Those Who Mourn
Recordings, notes and application questions
Each week, we produce notes, discussion points and application questions for the Sunday talks — helping you go deeper into everything we’re looking at together and resourcing our Small Groups during the week. Use the embedded player to listen to the talk, or click here to visit Soundcloud and download it on a PC. You can also subscribe to Oasis podcasts on Spotify, iTunes or Podbean for listening on the go, and you can find the accompanying Powerpoint presentation for this week’s talk here.
- Matthew 5:1–12
- Psalm 13
- John 20:24–29
The Beatititudes are “good news proclamations” about what God has done for us, an expression of Matthew 4:23 — “Jesus went throughout Galilee, teaching in their synagogues, proclaiming the good news of the kingdom, and healing every disease and sickness among the people”. And they are good news for those who the world considers to be down-and-outs — in this case, those who mourn.
That word “mourn” can bring with it a lot of feelings for those of us who have struggled (especially recently) with grief. The sense of the word here though is much wider than personal bereavement, it includes all those who have “lost what is most dear to them” (Peterson), everyone who has faced up to the brokenness in themselves and in the world around them, and felt the weight of that — whether it’s from grief, or from shame, or sin, or injustice, or suffering. At the deepest level, it encompasses all of us, even if we don’t realise it yet, because all of us have placed our hope, confidence and identity outside of God, in things which are ultimately broken and fallible.
But no sooner do we recognise this brokenness than we receive the promise of comfort, a promise thrown wide open to all. As we bring our brokenness to God, we find comfort in Jesus.
This comfort comes as we lament, as we pour out our pain to God and cry out to him for answers, as we bring our scars to Jesus and find that meets us in the midst of them, and as we walk together as a community, hoping out hope to one another and lifting one another up.
On the cross, we see God’s loyal, loving kindness at work, His covenant commitment to His people to deal with the brokenness at our very core and the brokenness in the world around us, in order that what is true of him becomes true of us. The comfort that Jesus knows from His perfect wholeness and His perfect unity with the Father and the Spirit is offered to us in Himself — not that close our eyes and suddenly everything is okay again, but that we can know he endured even that to be with us in the midst of it. And, at the same time, the promise of the resurrection is that God’s project of new creation has already begun, and that by His Spirit, through his people, he wants to bring it to each and every person, just as he will one day bring it to all of creation in a renewed and restored heaven and earth — a place where every tear is wiped away at last, where love and peace and justice reign, and where mourning is finally at an end because brokenness has been done away with for good.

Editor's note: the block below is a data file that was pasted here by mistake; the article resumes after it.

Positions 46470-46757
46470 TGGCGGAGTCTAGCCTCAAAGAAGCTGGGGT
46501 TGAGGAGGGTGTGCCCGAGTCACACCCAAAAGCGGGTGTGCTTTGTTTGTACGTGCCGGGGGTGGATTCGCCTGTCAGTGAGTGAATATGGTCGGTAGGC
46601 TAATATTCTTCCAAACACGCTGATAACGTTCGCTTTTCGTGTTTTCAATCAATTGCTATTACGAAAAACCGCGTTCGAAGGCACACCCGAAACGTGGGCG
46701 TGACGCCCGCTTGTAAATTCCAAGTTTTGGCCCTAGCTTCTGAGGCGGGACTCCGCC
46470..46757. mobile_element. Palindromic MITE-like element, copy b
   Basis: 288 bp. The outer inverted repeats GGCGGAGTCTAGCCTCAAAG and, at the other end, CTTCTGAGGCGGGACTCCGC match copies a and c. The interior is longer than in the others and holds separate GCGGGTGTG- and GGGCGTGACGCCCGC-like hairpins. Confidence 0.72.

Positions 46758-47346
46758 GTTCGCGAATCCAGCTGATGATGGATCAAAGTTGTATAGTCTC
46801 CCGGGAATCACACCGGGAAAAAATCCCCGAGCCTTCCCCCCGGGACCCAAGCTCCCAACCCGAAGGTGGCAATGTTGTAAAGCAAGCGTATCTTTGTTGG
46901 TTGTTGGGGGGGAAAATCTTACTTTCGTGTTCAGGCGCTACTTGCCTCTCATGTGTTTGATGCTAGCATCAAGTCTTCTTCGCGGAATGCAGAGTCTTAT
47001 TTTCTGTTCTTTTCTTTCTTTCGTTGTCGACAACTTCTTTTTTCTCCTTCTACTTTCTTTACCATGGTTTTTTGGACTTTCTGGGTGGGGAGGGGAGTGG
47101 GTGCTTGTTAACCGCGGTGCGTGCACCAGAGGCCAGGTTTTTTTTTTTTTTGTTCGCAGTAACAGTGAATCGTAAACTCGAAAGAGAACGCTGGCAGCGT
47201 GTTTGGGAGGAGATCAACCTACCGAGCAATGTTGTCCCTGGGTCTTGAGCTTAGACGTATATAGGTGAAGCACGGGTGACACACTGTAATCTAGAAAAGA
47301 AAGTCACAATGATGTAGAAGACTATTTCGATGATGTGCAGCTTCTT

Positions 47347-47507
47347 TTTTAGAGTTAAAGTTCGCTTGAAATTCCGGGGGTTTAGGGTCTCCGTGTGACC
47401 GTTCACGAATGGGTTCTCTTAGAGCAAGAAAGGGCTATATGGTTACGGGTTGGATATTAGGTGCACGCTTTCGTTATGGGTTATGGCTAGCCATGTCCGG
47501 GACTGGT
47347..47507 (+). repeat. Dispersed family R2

- What spoke to you most from Sunday?
- How would you define “the good news of the Kingdom” that Jesus came to offer?
- How does it change our reading of the beatitudes to see them as good news proclamations of what God has done, rather than attitudes for us to work at?
- What aspect of brokenness in yourself or in the world are you feeling the weight of at the moment? What encouragement is there in that from these verses?
- How does lament differ from complaint? Why does that matter?
- Why does Jesus show the disciples his scars? What encouragement is that to us?
- How can we increasingly learn to stand together, supporting one another and holding out hope, as we grow as a community? What needs are there within the group and within our community that we can pray into?